[MARMAM] New publication on respiratory sinus arrhythmia in bottlenose dolphins

Ashley Blawas ashley.blawas at duke.edu
Mon Jan 11 07:41:55 PST 2021

Hi MARMAM-ers!

My co-authors and I are pleased to share our recently published article:

Respiratory sinus arrhythmia and submersion bradycardia in bottlenose dolphins (Tursiops truncatus).

Ashley M. Blawas, Douglas P. Nowacek, Austin S. Allen, Julie Rocho-Levine, Andreas Fahlman.

Journal of Experimental Biology 2021 224: jeb234096 doi: 10.1242/jeb.234096.

Link: https://jeb.biologists.org/content/224/1/jeb234096

Abstract: Among the many factors that influence the cardiovascular adjustments of marine mammals is the act of respiration at the surface, which facilitates rapid gas exchange and tissue re-perfusion between dives. We measured heart rate (fH) in six adult male bottlenose dolphins (Tursiops truncatus) spontaneously breathing at the surface to quantify the relationship between respiration and fH, and compared this with fH during submerged breath-holds. We found that dolphins exhibit a pronounced respiratory sinus arrhythmia (RSA) during surface breathing, resulting in a rapid increase in fH after a breath followed by a gradual decrease over the following 15–20 s to a steady fH that is maintained until the following breath. RSA resulted in a maximum instantaneous fH (ifH) of 87.4±13.6 beats min−1 and a minimum ifH of 56.8±14.8 beats min−1, and the degree of RSA was positively correlated with the inter-breath interval (IBI). The minimum ifH during 2 min submerged breath-holds where dolphins exhibited submersion bradycardia (36.4±9.0 beats min−1) was lower than the minimum ifH observed during an average IBI; however, during IBIs longer than 30 s, the minimum ifH (38.7±10.6 beats min−1) was not significantly different from that during 2 min breath-holds. These results demonstrate that the fH patterns observed during submerged breath-holds are similar to those resulting from RSA during an extended IBI. Here, we highlight the importance of RSA in influencing fH variability and emphasize the need to understand its relationship to submersion bradycardia.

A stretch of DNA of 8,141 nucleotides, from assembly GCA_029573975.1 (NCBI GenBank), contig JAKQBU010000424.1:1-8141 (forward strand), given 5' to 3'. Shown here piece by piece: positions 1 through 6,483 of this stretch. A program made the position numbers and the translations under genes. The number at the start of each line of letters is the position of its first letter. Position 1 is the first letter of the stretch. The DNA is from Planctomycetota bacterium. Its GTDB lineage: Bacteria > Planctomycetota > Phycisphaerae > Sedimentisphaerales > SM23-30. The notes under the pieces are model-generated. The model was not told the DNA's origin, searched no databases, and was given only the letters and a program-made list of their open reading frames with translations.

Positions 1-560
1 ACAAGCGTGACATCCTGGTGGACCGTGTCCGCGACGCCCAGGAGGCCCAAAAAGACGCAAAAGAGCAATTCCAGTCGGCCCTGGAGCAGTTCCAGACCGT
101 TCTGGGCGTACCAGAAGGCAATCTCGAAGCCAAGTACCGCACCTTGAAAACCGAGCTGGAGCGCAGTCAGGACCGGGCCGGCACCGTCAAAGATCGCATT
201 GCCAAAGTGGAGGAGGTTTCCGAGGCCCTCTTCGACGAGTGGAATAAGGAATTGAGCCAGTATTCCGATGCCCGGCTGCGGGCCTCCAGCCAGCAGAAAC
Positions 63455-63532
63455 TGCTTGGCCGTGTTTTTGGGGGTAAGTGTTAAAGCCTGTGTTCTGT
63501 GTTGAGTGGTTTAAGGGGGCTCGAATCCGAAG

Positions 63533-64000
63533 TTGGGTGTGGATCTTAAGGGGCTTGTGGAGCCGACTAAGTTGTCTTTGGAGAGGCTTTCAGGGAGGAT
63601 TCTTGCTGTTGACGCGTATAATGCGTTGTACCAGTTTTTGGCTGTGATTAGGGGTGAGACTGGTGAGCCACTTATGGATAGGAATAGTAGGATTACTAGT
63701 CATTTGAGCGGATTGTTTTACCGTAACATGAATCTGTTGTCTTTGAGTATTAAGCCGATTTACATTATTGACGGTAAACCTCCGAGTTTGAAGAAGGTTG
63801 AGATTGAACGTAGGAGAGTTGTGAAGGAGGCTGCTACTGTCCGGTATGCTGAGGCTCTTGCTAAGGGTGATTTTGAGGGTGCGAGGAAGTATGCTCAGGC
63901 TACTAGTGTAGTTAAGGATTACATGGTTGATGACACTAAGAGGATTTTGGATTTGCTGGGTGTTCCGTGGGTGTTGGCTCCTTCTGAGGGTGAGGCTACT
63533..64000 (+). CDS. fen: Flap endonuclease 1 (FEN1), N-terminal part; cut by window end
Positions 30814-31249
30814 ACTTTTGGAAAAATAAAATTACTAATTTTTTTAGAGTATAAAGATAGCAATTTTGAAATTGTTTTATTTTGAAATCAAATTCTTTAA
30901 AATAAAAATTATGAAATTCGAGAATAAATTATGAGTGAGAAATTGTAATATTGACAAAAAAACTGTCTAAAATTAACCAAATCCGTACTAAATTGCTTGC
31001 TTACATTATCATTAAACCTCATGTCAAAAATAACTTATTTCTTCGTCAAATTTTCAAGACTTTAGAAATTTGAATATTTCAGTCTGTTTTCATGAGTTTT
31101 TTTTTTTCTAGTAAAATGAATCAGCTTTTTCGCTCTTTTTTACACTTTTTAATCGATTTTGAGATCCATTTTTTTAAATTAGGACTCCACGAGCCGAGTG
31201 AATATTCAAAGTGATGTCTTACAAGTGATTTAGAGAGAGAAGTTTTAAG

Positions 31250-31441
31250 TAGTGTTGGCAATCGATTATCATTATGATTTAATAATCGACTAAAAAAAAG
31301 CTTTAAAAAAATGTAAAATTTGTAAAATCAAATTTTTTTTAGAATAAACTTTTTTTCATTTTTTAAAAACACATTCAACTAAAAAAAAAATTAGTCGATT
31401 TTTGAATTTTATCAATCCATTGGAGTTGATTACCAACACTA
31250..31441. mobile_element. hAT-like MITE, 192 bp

A limited number of free downloads of the PDF may be found here: http://jeb.biologists.org/cgi/reprint/224/1/jeb234096.pdf?ijkey=2TgUIdT4w7lHu5V&keytype=finite

Please feel free to contact me via email with any questions: ashley.blawas at duke.edu<mailto:ashley.blawas at duke.edu>

Ashley Blawas
Ph.D. Student, Marine Science and Conservation
Nicholas School of the Environment
Duke University Marine Lab

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